Brian R. Hunt 1 and Edward Ott 2
1 Institute for Physical Science and Technology, University of Maryland, College Park, Maryland 20742, USA
2 Institute for Research in Electronics and Applied Physics, University of Maryland, College Park, Maryland 20742, USA
Chaos 25, 097618 (2015);
In this paper, we propose, discuss, and illustrate a computationally feasible definition of chaos which can be applied very generally to situations that are commonly encountered, including attractors, repellers, and non-periodically forced systems. This definition is based on an entropy-like quantity, which we call “expansion entropy,” and we define chaos as occurring when this quantity is positive. We relate and compare expansion entropy to the well-known concept of topological entropy to which it is equivalent under appropriate conditions. We also present example illustrations, discuss computational implementations, and point out issues arising from attempts at giving definitions of chaos that are not entropy-based.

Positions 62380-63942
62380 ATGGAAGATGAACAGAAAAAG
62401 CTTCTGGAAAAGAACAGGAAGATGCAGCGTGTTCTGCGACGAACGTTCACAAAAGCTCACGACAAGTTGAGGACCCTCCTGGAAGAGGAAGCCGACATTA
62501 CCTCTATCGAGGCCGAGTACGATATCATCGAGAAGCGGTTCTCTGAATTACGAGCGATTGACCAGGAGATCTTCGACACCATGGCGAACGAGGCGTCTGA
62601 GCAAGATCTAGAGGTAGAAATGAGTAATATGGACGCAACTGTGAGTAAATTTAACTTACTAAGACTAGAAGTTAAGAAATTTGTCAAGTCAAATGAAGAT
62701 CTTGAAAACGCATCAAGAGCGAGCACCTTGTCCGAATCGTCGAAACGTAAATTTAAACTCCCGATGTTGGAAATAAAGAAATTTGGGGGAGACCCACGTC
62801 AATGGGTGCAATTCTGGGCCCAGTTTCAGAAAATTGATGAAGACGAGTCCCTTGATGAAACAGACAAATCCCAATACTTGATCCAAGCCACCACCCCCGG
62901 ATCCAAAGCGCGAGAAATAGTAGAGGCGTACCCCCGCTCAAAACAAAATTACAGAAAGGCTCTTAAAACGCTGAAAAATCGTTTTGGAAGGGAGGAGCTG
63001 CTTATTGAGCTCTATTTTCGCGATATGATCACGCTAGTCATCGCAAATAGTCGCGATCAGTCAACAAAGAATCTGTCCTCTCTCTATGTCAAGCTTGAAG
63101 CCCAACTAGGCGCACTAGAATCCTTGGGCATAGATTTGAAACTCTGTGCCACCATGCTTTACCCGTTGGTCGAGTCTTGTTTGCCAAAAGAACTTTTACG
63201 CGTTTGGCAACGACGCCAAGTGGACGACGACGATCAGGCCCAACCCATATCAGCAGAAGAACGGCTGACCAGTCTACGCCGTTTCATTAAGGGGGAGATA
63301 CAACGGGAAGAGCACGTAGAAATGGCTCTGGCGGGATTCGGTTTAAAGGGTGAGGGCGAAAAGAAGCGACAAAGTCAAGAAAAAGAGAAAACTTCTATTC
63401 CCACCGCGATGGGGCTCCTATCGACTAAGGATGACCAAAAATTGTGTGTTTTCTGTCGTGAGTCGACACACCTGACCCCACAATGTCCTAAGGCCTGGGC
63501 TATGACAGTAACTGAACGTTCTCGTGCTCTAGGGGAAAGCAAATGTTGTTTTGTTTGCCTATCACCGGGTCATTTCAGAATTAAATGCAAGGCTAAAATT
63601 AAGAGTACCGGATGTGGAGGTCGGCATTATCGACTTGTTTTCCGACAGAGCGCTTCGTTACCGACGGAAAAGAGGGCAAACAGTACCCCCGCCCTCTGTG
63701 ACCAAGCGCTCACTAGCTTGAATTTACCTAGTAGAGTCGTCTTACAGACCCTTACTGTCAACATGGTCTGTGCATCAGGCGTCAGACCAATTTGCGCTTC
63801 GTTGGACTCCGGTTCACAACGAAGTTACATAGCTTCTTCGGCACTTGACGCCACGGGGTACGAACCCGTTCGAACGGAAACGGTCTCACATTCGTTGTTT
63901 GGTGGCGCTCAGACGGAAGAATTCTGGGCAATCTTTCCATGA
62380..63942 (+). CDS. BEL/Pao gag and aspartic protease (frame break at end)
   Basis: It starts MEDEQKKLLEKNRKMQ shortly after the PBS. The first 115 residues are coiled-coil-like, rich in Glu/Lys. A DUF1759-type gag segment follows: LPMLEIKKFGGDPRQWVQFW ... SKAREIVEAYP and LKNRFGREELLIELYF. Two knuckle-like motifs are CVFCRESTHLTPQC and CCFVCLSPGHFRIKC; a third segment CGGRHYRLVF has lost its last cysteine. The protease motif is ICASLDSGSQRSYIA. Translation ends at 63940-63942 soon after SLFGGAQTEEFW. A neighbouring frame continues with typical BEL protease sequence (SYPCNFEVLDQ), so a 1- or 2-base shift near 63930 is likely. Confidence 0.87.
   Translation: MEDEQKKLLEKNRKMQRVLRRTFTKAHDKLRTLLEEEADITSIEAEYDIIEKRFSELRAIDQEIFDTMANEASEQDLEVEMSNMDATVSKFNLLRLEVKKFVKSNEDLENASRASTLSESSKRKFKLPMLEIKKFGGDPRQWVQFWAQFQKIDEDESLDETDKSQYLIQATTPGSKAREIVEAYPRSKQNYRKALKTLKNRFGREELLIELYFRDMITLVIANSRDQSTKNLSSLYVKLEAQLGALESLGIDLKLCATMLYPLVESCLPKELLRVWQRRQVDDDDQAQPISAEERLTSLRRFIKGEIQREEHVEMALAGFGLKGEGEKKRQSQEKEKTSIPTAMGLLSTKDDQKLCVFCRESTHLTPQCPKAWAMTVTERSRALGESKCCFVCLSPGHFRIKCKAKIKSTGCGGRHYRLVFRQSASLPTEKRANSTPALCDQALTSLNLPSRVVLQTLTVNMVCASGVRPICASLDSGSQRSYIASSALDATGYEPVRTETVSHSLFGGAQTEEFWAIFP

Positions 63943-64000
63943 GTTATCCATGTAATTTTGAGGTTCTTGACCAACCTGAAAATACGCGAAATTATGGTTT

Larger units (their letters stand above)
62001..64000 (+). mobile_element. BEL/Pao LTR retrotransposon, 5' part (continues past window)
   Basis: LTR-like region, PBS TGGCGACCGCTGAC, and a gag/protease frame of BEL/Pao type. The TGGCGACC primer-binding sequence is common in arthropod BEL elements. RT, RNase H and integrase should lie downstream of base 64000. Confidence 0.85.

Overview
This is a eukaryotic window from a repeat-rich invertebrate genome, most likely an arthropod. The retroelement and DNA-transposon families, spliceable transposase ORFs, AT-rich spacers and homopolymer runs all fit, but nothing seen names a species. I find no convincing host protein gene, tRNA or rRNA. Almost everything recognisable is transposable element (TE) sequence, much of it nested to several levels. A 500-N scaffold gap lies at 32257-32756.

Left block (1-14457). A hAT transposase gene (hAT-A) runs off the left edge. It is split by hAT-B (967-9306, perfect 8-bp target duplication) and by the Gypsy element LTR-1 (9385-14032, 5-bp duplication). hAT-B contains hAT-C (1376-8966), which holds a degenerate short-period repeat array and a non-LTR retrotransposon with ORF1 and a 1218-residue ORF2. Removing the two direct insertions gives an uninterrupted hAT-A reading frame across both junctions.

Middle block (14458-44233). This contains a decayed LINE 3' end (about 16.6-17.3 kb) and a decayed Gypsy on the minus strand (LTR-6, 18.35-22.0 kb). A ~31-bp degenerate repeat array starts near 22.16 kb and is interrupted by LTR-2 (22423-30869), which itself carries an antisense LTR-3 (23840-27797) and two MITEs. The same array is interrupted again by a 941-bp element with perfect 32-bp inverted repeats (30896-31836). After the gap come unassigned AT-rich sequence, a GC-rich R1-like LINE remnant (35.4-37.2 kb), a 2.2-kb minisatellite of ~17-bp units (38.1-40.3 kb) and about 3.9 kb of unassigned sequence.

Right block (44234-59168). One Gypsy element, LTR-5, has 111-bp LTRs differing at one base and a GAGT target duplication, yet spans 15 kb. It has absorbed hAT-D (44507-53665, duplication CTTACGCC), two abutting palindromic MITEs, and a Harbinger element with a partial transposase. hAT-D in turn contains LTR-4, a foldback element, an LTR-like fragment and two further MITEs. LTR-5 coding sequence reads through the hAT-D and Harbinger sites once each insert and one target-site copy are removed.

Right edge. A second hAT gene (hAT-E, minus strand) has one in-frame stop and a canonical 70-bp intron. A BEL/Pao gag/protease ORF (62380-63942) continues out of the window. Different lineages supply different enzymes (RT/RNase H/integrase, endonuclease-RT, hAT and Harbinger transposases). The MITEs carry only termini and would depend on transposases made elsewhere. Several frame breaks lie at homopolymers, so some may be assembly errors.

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Toward the end of the 19th century, Poincaré demonstrated the occurrence of extremely complicated orbits in the Newtonian dynamics of three gravitationally attracting bodies. This complexity is now called chaos and has received a vast amount of attention since Poincaré's early discovery. In spite of this abundant past and current work, there is still no broadly applicable, convenient, generally accepted definition of the term chaos. In this paper, we advocate a particular entropy-based definition that appears to be very simple, while, at the same time, is readily accessible to numerical computation, and can be very generally applied to a variety of often-encountered situations, including attractors, repellers, and non-periodically forced systems. We also review and compare various previous definitions of chaos.
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